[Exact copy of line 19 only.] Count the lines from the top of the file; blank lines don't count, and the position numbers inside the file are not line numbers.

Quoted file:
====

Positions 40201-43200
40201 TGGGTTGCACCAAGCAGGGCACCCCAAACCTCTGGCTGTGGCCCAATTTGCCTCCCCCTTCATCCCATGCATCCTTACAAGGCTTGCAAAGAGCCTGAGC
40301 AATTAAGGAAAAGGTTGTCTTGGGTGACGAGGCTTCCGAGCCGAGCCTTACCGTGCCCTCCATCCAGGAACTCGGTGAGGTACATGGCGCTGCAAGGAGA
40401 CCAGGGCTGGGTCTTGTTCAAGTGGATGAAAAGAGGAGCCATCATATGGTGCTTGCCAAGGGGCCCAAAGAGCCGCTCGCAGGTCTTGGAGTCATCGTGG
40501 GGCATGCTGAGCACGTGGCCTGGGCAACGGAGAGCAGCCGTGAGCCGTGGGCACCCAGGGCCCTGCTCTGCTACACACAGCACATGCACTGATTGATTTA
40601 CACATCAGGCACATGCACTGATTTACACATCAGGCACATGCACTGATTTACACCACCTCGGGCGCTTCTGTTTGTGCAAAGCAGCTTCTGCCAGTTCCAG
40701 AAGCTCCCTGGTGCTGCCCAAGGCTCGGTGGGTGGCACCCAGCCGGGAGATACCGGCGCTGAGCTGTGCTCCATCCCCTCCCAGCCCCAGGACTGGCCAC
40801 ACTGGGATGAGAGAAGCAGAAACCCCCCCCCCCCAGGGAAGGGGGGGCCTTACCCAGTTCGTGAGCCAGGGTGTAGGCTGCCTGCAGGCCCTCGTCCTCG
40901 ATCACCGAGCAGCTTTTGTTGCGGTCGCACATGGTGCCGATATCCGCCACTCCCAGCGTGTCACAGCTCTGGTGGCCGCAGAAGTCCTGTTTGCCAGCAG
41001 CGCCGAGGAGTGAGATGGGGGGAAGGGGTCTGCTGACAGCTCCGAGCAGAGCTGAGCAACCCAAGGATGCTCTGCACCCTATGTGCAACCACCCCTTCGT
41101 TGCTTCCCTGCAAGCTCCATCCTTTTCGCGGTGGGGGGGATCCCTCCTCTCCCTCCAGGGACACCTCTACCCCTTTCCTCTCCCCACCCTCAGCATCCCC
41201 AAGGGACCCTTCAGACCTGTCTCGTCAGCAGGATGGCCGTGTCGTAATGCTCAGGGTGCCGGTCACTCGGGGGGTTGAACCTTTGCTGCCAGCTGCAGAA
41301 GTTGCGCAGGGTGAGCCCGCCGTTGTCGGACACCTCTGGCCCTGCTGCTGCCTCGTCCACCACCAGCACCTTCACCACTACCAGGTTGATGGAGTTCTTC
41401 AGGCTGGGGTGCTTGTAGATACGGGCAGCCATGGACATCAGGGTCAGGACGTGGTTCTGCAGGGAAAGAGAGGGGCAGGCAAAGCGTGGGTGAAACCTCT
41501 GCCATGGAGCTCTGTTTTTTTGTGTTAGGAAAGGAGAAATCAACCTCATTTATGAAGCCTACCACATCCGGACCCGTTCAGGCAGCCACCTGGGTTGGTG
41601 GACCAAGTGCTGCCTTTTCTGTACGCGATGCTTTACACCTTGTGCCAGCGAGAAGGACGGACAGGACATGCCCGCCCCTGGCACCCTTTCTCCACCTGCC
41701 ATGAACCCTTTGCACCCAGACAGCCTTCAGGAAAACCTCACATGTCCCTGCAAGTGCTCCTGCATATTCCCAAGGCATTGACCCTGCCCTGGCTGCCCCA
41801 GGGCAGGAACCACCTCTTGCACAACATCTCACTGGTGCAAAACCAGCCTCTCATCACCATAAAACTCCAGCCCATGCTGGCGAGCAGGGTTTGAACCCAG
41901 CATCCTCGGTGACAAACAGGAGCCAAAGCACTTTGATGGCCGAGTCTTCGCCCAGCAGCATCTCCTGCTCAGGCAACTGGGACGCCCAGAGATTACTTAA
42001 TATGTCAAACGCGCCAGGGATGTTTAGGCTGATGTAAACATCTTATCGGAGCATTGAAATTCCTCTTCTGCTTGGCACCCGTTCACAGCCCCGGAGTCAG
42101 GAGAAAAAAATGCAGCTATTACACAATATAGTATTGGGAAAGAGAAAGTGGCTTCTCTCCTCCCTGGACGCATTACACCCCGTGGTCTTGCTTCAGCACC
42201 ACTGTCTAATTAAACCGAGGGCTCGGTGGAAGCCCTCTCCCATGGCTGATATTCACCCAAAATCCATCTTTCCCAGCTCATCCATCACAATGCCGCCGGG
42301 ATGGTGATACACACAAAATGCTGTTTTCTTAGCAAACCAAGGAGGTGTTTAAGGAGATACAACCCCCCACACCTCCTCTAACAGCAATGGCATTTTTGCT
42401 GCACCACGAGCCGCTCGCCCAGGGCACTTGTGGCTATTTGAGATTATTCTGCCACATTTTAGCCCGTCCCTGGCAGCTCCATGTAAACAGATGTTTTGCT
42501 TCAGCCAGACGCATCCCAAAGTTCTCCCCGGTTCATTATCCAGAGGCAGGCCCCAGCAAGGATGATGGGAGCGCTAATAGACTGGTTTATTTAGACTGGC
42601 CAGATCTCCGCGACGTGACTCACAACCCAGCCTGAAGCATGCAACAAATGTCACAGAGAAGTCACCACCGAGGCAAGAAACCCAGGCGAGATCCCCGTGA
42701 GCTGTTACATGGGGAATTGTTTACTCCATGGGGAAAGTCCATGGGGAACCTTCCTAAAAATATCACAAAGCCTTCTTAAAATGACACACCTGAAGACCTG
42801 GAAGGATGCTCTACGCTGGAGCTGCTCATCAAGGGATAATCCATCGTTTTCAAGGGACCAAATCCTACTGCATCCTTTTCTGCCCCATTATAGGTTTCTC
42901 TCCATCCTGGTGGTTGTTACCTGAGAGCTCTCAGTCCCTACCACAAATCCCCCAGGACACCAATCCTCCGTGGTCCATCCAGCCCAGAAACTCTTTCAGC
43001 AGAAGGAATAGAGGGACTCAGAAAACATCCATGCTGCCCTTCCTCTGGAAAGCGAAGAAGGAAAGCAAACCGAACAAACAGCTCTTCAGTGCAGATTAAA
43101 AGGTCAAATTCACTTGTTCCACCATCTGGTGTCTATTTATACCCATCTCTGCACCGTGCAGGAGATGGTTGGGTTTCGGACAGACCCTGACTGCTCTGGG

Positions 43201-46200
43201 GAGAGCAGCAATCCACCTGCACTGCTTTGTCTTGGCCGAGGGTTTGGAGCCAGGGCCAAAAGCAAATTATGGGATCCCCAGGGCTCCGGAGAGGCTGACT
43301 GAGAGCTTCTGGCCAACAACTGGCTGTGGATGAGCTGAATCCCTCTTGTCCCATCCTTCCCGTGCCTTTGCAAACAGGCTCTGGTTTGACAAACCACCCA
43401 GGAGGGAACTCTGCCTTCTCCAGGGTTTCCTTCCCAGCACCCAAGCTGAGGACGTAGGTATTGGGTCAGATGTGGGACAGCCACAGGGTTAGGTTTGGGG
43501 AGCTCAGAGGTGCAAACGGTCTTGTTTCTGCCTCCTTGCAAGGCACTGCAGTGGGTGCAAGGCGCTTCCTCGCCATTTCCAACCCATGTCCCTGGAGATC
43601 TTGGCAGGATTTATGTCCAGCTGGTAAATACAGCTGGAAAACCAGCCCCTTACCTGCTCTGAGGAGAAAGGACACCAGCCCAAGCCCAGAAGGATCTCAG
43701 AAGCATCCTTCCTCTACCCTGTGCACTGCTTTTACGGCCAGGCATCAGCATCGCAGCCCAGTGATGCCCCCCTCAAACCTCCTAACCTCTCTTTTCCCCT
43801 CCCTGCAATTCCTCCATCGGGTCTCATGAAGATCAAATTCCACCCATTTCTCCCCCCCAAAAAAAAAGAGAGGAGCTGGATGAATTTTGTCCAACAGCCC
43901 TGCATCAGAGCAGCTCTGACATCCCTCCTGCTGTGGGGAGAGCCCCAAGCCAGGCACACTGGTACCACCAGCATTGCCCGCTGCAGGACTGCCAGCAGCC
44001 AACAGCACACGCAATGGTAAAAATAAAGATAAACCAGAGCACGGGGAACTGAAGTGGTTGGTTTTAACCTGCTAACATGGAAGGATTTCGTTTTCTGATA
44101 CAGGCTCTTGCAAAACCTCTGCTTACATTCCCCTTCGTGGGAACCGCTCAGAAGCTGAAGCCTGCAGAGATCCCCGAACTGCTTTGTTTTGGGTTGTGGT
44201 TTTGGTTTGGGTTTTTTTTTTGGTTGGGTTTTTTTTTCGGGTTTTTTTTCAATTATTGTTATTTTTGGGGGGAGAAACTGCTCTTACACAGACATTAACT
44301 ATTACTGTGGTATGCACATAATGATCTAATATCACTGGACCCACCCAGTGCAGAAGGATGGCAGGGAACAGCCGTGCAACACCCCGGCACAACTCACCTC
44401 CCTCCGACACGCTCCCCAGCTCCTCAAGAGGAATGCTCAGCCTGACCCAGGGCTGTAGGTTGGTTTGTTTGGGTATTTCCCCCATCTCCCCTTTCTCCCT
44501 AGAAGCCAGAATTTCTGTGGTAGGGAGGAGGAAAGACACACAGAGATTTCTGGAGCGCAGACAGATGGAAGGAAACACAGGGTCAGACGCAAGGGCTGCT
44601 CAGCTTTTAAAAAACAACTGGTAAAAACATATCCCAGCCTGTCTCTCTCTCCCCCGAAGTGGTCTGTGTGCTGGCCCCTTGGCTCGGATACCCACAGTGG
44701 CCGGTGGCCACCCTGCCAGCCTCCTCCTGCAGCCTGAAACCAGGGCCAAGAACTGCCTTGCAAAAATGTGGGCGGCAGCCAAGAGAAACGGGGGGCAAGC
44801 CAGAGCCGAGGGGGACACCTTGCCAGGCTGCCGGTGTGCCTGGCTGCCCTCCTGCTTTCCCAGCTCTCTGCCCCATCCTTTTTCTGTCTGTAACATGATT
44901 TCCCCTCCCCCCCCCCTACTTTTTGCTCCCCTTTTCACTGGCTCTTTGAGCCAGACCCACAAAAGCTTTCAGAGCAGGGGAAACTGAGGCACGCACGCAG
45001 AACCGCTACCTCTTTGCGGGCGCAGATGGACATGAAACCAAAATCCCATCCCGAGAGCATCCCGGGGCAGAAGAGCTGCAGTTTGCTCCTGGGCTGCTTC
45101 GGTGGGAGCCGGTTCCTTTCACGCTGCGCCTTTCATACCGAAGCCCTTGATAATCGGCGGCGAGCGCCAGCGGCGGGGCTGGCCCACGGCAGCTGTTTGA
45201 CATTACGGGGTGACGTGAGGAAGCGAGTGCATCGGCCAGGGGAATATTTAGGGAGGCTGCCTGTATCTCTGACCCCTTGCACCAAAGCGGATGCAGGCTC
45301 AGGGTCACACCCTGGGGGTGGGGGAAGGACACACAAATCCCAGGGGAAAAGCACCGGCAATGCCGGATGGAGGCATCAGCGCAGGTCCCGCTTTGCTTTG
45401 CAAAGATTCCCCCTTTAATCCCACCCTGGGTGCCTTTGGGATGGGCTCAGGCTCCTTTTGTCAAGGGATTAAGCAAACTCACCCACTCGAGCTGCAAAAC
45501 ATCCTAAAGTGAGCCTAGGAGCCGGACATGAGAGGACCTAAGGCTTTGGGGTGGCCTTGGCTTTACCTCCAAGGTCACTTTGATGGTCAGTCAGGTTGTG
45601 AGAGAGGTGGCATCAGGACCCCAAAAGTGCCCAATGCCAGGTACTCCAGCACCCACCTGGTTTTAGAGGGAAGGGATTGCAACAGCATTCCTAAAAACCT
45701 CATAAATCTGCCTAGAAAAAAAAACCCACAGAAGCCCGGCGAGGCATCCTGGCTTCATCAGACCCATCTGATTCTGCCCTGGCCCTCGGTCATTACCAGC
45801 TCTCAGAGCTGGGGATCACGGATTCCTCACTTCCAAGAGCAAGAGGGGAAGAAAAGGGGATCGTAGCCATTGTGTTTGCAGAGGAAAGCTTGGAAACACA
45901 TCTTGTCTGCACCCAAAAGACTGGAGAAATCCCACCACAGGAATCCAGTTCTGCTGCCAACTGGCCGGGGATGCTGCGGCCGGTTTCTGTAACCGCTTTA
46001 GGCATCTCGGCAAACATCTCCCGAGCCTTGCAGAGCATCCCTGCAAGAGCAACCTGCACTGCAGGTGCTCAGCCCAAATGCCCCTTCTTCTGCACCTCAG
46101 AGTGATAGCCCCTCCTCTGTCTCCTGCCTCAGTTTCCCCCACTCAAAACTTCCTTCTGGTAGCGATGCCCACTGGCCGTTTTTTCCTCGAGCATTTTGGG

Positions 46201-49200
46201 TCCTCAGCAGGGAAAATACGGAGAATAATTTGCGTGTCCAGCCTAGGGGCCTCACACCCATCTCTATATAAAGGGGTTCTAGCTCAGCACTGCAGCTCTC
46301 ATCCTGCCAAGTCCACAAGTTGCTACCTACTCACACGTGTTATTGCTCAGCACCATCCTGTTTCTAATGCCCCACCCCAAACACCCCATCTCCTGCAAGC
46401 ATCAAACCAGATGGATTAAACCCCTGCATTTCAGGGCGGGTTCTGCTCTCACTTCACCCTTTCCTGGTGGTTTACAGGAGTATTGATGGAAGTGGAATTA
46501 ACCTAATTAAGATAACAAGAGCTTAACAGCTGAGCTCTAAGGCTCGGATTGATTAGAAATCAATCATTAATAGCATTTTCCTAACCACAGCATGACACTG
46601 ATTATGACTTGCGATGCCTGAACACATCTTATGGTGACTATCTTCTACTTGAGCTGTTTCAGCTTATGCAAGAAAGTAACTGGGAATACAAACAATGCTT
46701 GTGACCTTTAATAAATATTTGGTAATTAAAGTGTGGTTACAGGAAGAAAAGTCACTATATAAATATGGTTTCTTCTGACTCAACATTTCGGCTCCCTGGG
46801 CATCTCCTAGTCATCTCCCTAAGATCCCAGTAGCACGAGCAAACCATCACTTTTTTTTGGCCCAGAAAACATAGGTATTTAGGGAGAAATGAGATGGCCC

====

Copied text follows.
41901 CATCCTCGGTGACAAACAGGAGCCAAAGCACTTTGATGGCCGAGTCTTCGCCCAGCAGCATCTCCTGCTCAGGCAACTGGGACGCCCAGAGATTACTTAA